T-DXd is an antibody-drug conjugate. How is it different from T-DM1 (Kadcyla®), an antibody-drug conjugate for HER2-positive breast cancer?

As clinicians, we were used to this type of therapy because we've been using T-DM1. This is for HER2-positive breast cancer, but the concept is the same. Antibody-drug conjugates are very unique drugs. They combine tumor specificities of targeted therapy. But they combine it with what we say is a really cytotoxic chemotherapy payload. These are usually comprised of an antibody, and attached to it via special linkers, is a chemo payload. And it's often a very potent chemo payload.

T-DM1 has been extremely effective for HER2-positive breast cancer. But what's different about T-DXd as a new generation of ADCs is, first and foremost, foremost, the chemotherapy is very unique. The chemotherapy payload in T-DXd is a topoisomerase 1 inhibitor. This is a kind of chemotherapy we don't really use very often in breast cancer, so it's very novel. Most of the patients will not have been previously exposed to this kind of a chemotherapy drug before. There's also twice as many molecules of chemo attached to each antibody in T-DXd versus T-DM1. If we put three or four chemo molecules on a T-DM1 antibody, we attach eight with T-DXd, so we're taking a lot more of this very potent chemotherapy to the cancer cells.

Then perhaps the last—and key—feature that makes T-DXd different is the linker. T-DXd unlike T-DM1 has a cleavable linker. When the chemo is lopped off from the antibody, it leaves the chemotherapy in a membrane-permeable state. So now when the chemotherapy is released in the cancer cell, it can kill that HER2-positive cancer cell. And that's where most ADCs would stop. That's where T-DM1 would stop. But now this chemotherapy can pass through the cell membrane and can enter the microenvironment and neighboring cells and kill those cells as well. And that can include cells that have variable levels of HER2 expression—even HER2-low cells. That’s the tremendous advantage of T-DXd, not only over T-DM1, frankly, but over all of our currently available HER2-targeted therapies. Itt works in a broad range of HER2-expressing cancers.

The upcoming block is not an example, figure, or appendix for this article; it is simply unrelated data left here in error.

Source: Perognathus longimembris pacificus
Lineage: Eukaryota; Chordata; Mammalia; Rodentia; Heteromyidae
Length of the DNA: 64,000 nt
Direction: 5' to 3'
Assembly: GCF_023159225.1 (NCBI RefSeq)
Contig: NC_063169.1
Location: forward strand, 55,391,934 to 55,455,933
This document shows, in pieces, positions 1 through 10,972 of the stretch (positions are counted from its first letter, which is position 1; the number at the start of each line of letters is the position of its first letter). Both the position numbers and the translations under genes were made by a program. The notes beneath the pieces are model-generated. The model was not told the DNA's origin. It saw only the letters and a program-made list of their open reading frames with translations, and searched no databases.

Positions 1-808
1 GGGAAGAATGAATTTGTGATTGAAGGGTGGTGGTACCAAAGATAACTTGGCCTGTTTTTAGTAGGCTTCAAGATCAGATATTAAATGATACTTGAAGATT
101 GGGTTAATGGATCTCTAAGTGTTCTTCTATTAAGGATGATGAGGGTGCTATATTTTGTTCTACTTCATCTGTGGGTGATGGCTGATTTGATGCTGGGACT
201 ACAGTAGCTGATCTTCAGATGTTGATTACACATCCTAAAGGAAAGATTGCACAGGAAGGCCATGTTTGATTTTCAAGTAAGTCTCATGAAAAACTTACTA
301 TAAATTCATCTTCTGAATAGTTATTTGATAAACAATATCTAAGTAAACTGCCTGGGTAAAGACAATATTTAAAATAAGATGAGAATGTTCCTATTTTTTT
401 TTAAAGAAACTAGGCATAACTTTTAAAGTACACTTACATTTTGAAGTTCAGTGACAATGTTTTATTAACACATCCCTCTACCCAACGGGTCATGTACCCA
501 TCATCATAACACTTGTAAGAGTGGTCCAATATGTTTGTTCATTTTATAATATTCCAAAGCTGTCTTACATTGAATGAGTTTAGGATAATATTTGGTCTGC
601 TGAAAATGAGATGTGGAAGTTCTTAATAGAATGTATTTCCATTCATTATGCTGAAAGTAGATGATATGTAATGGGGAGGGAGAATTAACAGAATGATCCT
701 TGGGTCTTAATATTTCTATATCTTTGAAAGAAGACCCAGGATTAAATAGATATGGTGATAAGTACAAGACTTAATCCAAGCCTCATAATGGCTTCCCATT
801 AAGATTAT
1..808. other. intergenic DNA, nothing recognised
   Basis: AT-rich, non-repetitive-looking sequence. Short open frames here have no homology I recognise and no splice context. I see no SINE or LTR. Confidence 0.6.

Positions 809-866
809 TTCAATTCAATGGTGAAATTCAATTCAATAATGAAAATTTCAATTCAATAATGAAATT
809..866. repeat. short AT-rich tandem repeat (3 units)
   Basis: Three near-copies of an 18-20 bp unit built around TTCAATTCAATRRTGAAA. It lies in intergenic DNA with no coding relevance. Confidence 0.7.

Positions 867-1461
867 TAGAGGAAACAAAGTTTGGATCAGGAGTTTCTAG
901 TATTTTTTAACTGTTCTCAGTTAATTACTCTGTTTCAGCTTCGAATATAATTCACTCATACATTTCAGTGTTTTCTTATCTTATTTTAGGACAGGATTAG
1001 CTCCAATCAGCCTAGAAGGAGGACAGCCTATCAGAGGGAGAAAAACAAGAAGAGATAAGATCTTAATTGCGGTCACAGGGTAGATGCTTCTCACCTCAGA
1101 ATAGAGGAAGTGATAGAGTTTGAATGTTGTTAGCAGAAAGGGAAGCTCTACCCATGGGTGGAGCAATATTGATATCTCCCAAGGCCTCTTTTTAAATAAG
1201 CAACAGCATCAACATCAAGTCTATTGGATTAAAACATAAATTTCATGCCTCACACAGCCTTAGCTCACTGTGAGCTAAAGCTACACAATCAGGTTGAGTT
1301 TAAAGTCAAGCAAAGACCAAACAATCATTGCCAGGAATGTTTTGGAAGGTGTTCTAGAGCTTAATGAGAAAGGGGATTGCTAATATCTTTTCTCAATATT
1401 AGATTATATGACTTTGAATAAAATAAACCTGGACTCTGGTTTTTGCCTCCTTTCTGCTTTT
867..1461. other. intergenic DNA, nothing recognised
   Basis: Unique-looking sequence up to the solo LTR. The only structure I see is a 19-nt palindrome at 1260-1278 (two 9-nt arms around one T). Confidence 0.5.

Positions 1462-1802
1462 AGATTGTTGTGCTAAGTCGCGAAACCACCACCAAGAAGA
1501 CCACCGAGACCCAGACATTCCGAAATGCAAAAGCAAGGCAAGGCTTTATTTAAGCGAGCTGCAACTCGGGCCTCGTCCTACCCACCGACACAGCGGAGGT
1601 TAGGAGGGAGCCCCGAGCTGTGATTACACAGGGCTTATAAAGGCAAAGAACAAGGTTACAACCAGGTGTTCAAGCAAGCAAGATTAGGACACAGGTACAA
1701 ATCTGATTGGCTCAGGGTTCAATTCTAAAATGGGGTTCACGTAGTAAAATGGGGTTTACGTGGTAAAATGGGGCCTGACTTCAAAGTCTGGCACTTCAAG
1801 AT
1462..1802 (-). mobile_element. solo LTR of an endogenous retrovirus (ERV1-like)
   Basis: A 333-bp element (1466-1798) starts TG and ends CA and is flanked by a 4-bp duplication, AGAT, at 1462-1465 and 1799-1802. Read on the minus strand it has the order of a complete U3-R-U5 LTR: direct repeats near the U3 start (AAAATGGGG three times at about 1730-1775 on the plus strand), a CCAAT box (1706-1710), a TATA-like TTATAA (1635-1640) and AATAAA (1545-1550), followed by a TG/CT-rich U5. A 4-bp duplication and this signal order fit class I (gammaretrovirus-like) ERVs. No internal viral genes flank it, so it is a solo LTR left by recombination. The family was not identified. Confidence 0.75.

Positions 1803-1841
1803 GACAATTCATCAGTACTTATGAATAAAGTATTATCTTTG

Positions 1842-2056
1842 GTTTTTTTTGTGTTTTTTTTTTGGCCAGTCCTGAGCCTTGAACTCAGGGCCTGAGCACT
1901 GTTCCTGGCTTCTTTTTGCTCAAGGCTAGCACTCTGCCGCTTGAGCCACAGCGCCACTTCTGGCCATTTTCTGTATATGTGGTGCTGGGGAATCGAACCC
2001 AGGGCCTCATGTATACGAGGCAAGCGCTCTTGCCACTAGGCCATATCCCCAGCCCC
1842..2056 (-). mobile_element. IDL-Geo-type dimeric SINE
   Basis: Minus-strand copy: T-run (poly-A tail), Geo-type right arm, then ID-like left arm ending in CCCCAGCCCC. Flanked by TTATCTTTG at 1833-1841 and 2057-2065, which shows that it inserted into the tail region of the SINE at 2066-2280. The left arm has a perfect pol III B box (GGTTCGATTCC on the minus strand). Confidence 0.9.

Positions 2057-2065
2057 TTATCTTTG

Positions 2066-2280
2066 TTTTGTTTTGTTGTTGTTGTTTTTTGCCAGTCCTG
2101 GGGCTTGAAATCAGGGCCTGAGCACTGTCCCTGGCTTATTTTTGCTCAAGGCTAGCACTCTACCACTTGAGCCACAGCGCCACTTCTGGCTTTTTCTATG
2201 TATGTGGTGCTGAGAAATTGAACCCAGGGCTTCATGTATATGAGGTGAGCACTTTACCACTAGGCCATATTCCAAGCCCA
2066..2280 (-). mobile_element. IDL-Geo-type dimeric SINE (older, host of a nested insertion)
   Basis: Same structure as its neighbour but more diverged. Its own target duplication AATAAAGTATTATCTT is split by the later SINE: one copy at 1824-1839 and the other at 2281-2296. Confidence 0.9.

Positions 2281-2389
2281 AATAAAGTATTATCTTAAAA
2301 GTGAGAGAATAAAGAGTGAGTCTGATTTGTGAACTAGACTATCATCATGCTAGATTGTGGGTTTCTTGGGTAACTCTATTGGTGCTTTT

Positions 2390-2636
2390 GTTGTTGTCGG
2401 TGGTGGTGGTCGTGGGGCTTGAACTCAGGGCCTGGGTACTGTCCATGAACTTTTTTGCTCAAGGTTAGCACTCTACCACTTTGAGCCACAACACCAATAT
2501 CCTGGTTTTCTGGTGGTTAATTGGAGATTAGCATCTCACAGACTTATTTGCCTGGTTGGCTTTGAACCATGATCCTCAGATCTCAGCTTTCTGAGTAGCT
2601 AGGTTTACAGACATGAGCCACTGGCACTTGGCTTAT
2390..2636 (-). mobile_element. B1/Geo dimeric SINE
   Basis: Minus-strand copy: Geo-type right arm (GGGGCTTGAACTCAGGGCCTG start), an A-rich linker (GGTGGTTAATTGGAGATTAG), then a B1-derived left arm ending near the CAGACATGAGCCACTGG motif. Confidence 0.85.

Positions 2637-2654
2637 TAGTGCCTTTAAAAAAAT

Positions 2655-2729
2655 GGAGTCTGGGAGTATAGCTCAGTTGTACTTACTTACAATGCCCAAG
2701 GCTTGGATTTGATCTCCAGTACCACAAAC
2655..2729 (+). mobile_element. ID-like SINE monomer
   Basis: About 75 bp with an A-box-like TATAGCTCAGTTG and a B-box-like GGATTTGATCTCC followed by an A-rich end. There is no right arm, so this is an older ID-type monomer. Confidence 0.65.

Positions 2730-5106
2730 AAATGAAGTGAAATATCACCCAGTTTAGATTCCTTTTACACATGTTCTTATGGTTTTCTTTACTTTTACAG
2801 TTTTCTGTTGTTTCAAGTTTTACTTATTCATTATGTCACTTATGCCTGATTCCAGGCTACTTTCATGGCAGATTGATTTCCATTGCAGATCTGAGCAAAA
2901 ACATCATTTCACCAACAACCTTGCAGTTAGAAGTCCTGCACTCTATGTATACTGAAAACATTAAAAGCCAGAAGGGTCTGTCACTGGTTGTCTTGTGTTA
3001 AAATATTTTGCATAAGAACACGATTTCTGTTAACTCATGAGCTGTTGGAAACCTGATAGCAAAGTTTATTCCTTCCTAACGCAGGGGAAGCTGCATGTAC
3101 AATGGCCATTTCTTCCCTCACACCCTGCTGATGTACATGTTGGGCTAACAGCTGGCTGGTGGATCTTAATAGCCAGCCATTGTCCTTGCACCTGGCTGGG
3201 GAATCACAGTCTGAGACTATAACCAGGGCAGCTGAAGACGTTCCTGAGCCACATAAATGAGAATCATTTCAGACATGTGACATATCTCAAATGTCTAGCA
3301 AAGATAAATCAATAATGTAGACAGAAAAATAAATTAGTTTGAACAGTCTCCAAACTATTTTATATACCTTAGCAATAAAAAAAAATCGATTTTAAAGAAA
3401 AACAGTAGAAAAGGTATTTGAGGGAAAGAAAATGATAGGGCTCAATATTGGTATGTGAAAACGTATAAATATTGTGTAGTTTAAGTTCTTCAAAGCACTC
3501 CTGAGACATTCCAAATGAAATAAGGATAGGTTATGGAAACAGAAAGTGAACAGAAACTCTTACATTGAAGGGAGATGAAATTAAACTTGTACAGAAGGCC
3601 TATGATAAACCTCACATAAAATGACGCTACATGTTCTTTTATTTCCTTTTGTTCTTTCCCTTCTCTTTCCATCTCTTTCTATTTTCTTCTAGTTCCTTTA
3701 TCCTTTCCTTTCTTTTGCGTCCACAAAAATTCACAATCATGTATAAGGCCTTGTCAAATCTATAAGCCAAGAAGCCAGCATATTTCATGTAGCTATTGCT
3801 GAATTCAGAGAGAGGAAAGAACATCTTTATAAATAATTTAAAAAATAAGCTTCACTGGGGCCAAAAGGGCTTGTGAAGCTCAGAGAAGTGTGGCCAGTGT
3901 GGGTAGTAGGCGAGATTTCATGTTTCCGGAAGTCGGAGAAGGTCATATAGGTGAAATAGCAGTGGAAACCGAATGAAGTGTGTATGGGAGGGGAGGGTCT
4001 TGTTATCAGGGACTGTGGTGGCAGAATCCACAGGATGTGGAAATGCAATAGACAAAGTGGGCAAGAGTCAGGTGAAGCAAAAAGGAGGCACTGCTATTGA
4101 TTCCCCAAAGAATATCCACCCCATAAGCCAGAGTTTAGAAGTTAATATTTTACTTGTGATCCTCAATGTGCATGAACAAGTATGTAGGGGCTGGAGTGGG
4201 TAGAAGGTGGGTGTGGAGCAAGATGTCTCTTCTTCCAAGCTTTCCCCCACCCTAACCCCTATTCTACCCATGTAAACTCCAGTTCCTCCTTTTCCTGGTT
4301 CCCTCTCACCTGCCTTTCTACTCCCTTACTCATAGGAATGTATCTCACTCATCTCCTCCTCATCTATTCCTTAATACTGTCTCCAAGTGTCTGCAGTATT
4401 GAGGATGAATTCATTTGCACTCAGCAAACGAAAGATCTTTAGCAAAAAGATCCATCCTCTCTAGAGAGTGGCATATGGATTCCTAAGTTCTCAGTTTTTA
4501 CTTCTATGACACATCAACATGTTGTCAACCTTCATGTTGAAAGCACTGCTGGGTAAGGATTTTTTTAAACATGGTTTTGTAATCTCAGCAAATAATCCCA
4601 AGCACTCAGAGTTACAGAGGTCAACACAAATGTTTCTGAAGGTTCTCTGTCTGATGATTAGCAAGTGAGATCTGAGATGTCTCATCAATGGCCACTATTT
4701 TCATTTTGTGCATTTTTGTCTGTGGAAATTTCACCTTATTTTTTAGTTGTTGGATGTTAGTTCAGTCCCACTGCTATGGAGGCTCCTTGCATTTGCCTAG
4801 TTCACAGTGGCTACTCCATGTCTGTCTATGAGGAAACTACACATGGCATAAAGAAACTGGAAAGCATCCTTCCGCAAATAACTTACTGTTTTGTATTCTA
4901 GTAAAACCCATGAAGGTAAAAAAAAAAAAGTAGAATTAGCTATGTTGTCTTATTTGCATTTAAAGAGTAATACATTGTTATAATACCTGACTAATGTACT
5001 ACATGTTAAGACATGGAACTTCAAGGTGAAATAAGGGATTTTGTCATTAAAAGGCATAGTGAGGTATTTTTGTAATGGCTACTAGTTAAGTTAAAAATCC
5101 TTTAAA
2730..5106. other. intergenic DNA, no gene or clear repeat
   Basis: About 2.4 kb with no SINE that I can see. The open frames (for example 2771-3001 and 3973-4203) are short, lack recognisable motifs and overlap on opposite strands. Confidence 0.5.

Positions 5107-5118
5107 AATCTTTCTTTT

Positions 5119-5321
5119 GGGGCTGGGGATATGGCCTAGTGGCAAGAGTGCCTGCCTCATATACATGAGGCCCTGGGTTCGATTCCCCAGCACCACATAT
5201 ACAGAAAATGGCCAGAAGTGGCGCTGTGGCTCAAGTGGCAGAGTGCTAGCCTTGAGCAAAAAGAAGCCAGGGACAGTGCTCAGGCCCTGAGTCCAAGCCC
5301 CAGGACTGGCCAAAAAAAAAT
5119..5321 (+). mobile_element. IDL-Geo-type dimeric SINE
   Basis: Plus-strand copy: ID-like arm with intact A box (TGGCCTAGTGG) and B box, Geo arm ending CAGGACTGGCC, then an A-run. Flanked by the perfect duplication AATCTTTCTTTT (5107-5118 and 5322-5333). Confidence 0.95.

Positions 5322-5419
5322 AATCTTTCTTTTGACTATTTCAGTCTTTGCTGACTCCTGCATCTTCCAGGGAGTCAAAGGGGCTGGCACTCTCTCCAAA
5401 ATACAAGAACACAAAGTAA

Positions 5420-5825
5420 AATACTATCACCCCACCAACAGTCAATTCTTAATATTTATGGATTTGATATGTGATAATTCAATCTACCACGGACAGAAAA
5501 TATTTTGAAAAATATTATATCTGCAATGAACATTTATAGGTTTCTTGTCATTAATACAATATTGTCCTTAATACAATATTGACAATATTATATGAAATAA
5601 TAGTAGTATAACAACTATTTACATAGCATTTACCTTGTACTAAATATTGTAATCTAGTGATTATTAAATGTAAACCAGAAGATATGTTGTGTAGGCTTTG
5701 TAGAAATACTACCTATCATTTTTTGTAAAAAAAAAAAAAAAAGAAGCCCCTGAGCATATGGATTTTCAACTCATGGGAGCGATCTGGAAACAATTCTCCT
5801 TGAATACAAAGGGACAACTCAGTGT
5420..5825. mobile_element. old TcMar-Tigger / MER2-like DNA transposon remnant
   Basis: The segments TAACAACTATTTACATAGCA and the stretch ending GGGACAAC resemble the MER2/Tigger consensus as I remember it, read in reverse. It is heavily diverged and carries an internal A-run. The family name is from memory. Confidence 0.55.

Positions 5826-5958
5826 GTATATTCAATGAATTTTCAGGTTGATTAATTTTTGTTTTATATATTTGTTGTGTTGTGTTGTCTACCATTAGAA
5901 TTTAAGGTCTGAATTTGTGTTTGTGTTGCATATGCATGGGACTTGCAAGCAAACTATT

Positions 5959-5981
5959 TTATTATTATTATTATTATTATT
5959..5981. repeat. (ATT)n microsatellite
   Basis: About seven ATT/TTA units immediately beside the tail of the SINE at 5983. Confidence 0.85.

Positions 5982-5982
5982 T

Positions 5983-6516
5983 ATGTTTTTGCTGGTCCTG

That’s really amazing—just to think about the utility of this for breast cancer, but for other cancers, as well.

That hits upon something that I say a lot: This is an important study. We've opened up a new targetable population of patients within breast cancer, and we can design targeted therapies for them. There are more therapies besides T-DXd that are on the horizon. This is really exciting. But in some ways, this is more than just about this drug and more than just about breast cancer. It's about a huge advancement in cancer therapy in general. What this trial has shown us is that there is untapped potential in this new generation of antibody-drug conjugates by virtue of their unique mechanism of action. And for the first time, I think we've seen that we can now target proteins that have very low levels of expression on cancer cells. This is something we couldn't do before. And T-DXd has shown us we can do that. This can open up the door to targeting low level proteins that we've never targeted before—even in other cancer types. It’s a real revolution in cancer therapy.

How has this changed your daily clinical practice? What are you advising your patients?

We’re fortunate that the medical community has moved quickly on this data. Our National Comprehensive Cancer Network (NCCN) guidelines committees have already incorporated T-DXd into our American guideline paradigm, which is very helpful as we try and get this therapy available for our patients today. As we know, there’s a stepwise process to get any therapy FDA approved. We've submitted these data to the FDA, and we will likely hear from them sometime before the fall. Obviously, we’re expecting that this is going to be viewed favorably, but in the meantime, we have the potential to access this therapy for patients today through the fact that it's now part of our guidelines. We’re already starting to offer it to the appropriate patients—and that’s a large population of our metastatic breast cancer patients. Patients are coming to us knowing about this drug. One of the things I’m telling patients and colleagues even is that it's important to start to focus on the precise level of HER2 expression—and not think of it in this binary way. So it's important to know if someone’s tumor has 1+ and 2+ [IHC scores], which we didn't pay a lot of attention to before. But now we need to pay attention to the actual level of HER2 expression because it has real clinical meaning for our patients.

You received an Advanced Clinical Research Award from Conquer Cancer, supported by BCRF, in 2009. What impact did that research grant, at that time, have on your career?

Thank you for asking that. I was so honored, and it was such a prestigious award for me to receive. I was just starting off as a junior investigator at that time. So that award really came at a very crucial moment in my career, and in many ways, it allowed me to dedicate myself to performing clinical research—and as you can see, that has really been the foundation of my work even today. It had a real impact in my life. We all know that good research requires not just bright ideas, but there is practically a need for support on many different levels. I'm very thankful that I work in a field where there are a lot of smart and dedicated researchers. And for me, the ACRA award came at just the right time and allowed me a platform to put forth my ideas and have the backing for them.

Read more of BCRF’s coverage of this year’s ASCO meeting here.